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Rosemary Sauer got new energy-efficient windows and major repairs to her Hamilton Street home courtesy of a government repair program provided through the Jackson County Housing Authority. In the background is Jeff Jackson, repair specialist with the housing authority. - Mail Tribune / Bob Pennell

Lending a Hand

When Medford's Rosemary Sauer fell through the bedroom floor, she knew it was past time to get help with repairs on her dilapidated Hamilton Street home.

"I was scared," Sauer said. "It was terrible."

But Sauer's lack of financial resources dictated the retired caregiver remain living in unsafe conditions. Her moldy, foundationless home continued to decay around her, she said.

"The bathtub was sitting on the ground," she said. "But I didn't have a prayer, with my finances, that it would be fixed."

Then, a few months ago, Sauer, 64, went to the beauty shop and returned home with more than a new hairdo.

"I was at the beauty parlor and I saw men were putting new windows in," she said.

The energy-efficient windows came courtesy of a government repair program provided through the Jackson County Housing Authority, Sauer was told.

She contacted the agency and asked whether she qualified for the program. Her 575-square-foot home was falling down about her.

But she had no mortgage on the place, her taxes were up to date and she had insurance, Sauer said.

Sauer qualified, said Jeff Jackson, repair specialist with Jackson County Housing Authority.

Funding for repairs to homes such as Sauer's comes via federal community development block grant money.

The program is designed to help homeowners repair, renovate or refurbish their properties, from repainting to making homes more energy-efficient or handicapped-accessible to making emergency repairs such as those Sauer needed.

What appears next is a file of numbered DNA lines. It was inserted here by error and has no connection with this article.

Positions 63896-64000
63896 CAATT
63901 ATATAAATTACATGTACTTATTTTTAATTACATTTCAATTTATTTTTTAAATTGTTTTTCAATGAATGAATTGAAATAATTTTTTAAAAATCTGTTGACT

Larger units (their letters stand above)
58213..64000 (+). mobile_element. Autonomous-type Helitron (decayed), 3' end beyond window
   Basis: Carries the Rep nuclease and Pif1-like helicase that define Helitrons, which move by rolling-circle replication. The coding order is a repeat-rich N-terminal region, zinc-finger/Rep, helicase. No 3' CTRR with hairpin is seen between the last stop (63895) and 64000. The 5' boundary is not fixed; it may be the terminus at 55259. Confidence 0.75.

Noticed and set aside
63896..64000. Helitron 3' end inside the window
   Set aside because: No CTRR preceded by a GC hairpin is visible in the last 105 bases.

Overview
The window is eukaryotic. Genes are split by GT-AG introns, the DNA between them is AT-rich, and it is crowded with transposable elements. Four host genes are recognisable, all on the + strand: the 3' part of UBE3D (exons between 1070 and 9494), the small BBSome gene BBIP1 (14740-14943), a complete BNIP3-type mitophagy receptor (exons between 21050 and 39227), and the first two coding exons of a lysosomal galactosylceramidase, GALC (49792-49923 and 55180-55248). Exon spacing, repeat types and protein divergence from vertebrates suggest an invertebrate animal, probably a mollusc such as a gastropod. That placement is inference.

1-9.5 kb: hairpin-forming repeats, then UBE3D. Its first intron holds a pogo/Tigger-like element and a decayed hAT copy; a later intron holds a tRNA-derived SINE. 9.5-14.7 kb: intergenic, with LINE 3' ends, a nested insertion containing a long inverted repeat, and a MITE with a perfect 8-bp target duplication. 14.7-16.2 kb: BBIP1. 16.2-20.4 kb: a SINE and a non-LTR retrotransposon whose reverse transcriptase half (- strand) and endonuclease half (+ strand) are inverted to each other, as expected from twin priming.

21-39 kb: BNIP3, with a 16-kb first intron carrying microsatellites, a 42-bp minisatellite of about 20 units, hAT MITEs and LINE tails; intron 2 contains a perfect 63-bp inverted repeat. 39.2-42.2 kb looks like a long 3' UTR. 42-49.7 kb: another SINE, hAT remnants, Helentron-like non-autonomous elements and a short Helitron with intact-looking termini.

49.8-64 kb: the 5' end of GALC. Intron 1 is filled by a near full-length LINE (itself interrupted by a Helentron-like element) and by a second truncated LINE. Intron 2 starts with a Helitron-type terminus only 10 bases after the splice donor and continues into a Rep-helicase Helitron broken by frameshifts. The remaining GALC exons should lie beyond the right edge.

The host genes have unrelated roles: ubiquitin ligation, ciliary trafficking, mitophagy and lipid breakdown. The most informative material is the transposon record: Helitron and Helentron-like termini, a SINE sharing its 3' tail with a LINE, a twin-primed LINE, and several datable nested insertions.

The zero-interest loans can be as much as $25,000, and are provided to qualified applicants who make 80 percent or less of the median area income, Jackson said.

Homes need not be paid for in full. But owners must have enough equity left on their property to support the loans. There is no repayment required until the note comes due upon sale of the house, he said.

"We are currently taking applications," said Jackson. "We use the repaid loans to made additional loans."

About two months ago Sauer moved into a camp trailer at her son's place and crews started working on her west Medford home. The back of the house was completely removed. A cement foundation was created, then the crews framed in the walls for a new bedroom/laundry room and a bathroom, Sauer said.

"The bathroom alone is a miracle," she said.

During the renovation, a construction worker pulled a couple of rotted boards from under the home that were stamped "Property of U.S. Army," Sauer said.

The city inspector told Sauer her house was moved onto the property in 1950, and likely came from Camp White, she said.

"There are a lot of Camp White homes all across the valley," Jackson said.

Jackson said Sauer's home was in urgent need of attention, and was moved up the waiting list. If someone just needs paint or windows, the person will fall behind an applicant such as Sauer who was literally falling through her floors, he said.

"Otherwise it's first come, first served," Jackson added. "We know the need is out there."

Jackson said there are similar programs, funded by the state, available for those living in Josephine and Jackson counties — outside Medford, Gold Hill and Phoenix city limits. But there are longer waiting lists and the programs are currently unfunded, he said.

"We just applied for money from the state," Jackson said.

Sauer can't wait to get out of her son's trailer, get her boxes out of his garage, and get back into her newly repaired home. And she is grateful that having the work done doesn't mean she'll be saddled with mortgage payments on her meager income, she added.

"When the house sells or when I pass away, they'll take that (loan amount) right off the top," Sauer said. "Isn't that something? I am just so blessed."

Reach reporter Sanne Specht at 541-776-4497 or email sspecht@mailtribune.com.

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